Green JellŸ, known as Green Jello at this time before they had to change the name, was probably one of the only bands to make a "video-music album". Yeah, you can go listen to the "Cereal Killer Soundtrack", but you really won't get the same experience. These songs don't really work unless you're watching the utterly ridiculous and zany videos along with them. The videos contain all sorts of use of claymation, puppetry, and weird costumes backed by a soundtrack blending thrash metal, hardcore punk, funk metal, classic heavy metal, and whatever else they wanted to make.

Oh, I forgot to mention that the lyrics are completely absurd along with the videos. You have their famous "Three Little Pigs", which is about a rocking pig, stoned pig, rich pig, and Rambo gunning down the big bad wolf. The title cut is about cereal mascots going to war, with the FruitLoops toucan slaughtering all the other mascots. Finally, the cover of Sex Pistols' "Anarchy in the U.K." is about the town of Bedrock from The Flintstones with the lyrics of 'Want to destroy Mr. Slate, Cause I wanna be Fred Flintstone'.

If you just want to hear some good music, there's always the soundtrack. However, if you want a good laugh at a party, invite your friends to come watch Cereal Killer. This is a hilarious metal musical for all to see.

Hope you found this review helpful, feel free to comment!

SLIPKNOT (IA) (sic)nesses

Movie · 2010 · Nu Metal
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Kingcrimsonprog
Most Slipknot fans won’t need very much convincing, a new live DVD has been released an you very probably plan t buy it, but for anyone on the fence about whether or not to get it, I highly recommend this package, on is own merits and not just out of blind dedication to the band.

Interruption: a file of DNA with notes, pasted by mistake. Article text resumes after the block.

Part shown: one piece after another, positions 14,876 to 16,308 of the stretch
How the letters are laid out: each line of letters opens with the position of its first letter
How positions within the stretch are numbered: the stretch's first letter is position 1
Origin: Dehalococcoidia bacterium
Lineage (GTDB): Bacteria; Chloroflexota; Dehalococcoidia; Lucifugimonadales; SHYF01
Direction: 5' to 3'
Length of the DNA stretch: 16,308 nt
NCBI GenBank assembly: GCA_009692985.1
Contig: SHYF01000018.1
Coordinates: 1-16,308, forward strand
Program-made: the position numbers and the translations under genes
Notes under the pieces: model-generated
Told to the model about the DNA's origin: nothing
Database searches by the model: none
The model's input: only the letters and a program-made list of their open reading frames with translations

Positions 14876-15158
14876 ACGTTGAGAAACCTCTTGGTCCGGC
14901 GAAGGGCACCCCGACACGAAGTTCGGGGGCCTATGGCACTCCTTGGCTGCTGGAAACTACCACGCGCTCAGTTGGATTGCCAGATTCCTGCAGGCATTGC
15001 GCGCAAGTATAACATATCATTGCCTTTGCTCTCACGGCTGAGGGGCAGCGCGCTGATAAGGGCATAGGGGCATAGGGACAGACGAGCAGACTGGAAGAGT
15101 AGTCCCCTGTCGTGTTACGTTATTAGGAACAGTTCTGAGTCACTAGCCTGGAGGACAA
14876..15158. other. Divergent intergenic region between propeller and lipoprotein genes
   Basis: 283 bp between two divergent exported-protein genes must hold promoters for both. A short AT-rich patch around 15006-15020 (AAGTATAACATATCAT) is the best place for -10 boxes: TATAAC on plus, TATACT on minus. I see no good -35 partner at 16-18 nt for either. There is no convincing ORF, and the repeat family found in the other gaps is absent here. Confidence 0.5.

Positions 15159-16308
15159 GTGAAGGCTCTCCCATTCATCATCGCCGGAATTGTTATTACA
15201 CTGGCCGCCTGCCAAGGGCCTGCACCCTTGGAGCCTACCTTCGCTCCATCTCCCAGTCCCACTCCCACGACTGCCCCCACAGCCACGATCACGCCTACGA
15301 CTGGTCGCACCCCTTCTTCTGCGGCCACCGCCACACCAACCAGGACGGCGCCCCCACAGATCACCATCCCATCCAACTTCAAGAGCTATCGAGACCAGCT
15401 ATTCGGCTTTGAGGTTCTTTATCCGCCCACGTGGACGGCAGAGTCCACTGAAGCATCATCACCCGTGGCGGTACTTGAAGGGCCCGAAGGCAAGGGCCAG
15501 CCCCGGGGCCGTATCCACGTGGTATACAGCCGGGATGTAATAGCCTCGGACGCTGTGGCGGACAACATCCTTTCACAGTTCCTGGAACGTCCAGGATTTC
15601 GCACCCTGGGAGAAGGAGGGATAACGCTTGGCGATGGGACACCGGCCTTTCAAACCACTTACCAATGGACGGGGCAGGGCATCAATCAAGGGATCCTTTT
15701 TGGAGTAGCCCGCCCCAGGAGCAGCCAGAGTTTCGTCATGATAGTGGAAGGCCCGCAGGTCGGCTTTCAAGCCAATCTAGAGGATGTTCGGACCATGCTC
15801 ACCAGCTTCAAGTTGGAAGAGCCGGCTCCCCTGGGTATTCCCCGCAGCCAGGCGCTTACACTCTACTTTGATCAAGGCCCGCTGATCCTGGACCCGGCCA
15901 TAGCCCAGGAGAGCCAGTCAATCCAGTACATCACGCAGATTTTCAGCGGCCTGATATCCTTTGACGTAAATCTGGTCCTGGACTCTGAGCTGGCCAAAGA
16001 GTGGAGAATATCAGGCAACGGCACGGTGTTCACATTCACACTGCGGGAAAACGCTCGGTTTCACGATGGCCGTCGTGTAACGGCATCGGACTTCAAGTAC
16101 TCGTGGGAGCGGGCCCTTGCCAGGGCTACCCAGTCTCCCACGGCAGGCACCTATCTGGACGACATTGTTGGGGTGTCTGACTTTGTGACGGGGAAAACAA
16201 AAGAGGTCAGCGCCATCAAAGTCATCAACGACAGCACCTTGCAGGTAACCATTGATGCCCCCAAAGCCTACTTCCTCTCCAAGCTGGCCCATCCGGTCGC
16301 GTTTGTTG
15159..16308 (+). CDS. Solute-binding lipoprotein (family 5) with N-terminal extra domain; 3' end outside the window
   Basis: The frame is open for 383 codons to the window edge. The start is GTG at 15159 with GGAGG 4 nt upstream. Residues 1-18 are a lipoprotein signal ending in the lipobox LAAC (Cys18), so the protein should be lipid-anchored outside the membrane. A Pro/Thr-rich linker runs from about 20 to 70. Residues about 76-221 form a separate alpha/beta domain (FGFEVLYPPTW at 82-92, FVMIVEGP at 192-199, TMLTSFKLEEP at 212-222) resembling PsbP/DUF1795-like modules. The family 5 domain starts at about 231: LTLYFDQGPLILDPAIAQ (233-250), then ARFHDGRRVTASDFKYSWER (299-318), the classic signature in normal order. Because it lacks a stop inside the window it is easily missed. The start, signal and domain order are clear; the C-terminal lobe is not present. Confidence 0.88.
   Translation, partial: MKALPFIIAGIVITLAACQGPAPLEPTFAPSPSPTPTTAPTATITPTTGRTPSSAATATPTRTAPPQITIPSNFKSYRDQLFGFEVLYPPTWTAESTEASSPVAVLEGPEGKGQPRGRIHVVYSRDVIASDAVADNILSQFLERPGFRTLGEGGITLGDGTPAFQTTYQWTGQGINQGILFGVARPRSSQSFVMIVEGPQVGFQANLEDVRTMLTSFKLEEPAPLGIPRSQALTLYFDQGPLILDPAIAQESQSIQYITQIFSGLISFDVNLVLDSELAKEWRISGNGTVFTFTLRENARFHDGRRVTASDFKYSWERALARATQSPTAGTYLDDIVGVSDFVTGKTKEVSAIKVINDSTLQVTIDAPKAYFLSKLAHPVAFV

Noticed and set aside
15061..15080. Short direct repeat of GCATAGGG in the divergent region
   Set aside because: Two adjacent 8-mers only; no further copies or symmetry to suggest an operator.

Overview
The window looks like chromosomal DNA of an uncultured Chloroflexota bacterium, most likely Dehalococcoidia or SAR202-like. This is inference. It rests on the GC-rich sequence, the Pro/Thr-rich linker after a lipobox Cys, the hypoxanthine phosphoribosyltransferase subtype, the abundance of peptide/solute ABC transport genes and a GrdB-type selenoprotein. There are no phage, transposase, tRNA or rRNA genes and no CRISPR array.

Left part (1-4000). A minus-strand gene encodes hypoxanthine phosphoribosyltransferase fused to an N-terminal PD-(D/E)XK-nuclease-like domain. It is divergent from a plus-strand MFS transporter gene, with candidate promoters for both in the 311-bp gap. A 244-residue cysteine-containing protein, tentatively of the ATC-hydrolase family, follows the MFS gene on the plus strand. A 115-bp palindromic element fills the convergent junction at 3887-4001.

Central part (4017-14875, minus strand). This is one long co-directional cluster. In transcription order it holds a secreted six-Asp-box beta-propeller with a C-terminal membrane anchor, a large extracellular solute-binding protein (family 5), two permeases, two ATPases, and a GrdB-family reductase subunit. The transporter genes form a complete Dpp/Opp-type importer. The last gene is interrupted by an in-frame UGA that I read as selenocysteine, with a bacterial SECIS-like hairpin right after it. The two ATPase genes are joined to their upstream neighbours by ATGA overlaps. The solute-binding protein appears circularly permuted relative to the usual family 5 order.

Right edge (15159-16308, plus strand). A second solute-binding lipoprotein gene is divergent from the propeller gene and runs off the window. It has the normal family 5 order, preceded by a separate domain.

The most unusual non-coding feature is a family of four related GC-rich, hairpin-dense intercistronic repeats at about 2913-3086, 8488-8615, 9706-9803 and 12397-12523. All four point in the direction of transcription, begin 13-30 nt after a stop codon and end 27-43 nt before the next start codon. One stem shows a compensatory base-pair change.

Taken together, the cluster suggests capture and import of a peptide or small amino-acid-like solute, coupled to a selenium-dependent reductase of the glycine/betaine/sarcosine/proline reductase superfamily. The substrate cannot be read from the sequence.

‘(sic)nesses,’ is a pretty great package, documenting their 2009 headline performance at the UK’s Download Festival in front of 80,000 excited fans. Also included is a documentary (curiously on disc one, with the concert on disc 2) from Shaun ‘Clown,’ Crahan and all the music videos from the band’s ‘All Hope Is Gone,’ album cycle.

Performance wise, everything you expect to happen at a Slipknot concert is there, so don’t expect to be disappointed in that regard. One can expect to see people hanging off things, jumping off things and throwing things at regular intervals; in addition to a spinning in mid air drum kit, Different band members fretting the notes for the guitarists, different band members hitting a keg with a baseball bat, Clown and Criss’s strap-on marching drums during ‘The Blister Exists,’ and ‘Psycho Social,’ and of course Sid getting into the midst of everything, including the crowd whenever possible.

Without a doubt the entire concert is made on the strength of the crowds passionate reaction and that undefinable live energy that just makes the concert feel amazing. Seeing 80,000 plus people singing along to very heavy music is almost life affirming.

If you were dissapointed by the band’s live performances on their live album ‘9.0 Live,’ or the bonus live material from ‘Voliminal,’ specifically the mix, Corey’s vocals and the disjointed feeling caused from material being taken from various concerts and are unsure whether or not to buy ‘(sic)nesses,’ then I’d like to reassure you that it is of a much higher quality than the previously mentioned releases, the whole concert is much more impressive and intense, Corey’s vocal performance is noticeably stronger and the mix is a lot more suitable.

The audiovisual quality of the release is in absolutely no question, the tech crew behind it have done an absolutely sterling job recording, mixing, filming and editing it and the whole viewing experience is of as high a quality as you would expect from a band of Slipknot’s size, even considering that this was a festival performance which is where a lot of big bands release their weaker DVDs due to the reduced amount of control available. Put simply this DVD looks and sounds fantastic, better even than you’d expect.

The only negative things I have to say are mere nitpicking, such as a perceived shortage of material from the ‘Iowa,’ album and that the documentary is very much in the Shaun Crahan style (as seen on the main Voliminal film and the All Hope is Gone bonus DVD) which I don’t personally care for but of course, you could indeed love this style. These minor and circumstantial niggles do nothing to detract from the sheer quality of the release. It may sound cheesy, but ‘(sic)nesses,’ proves why people love Slipknot so much.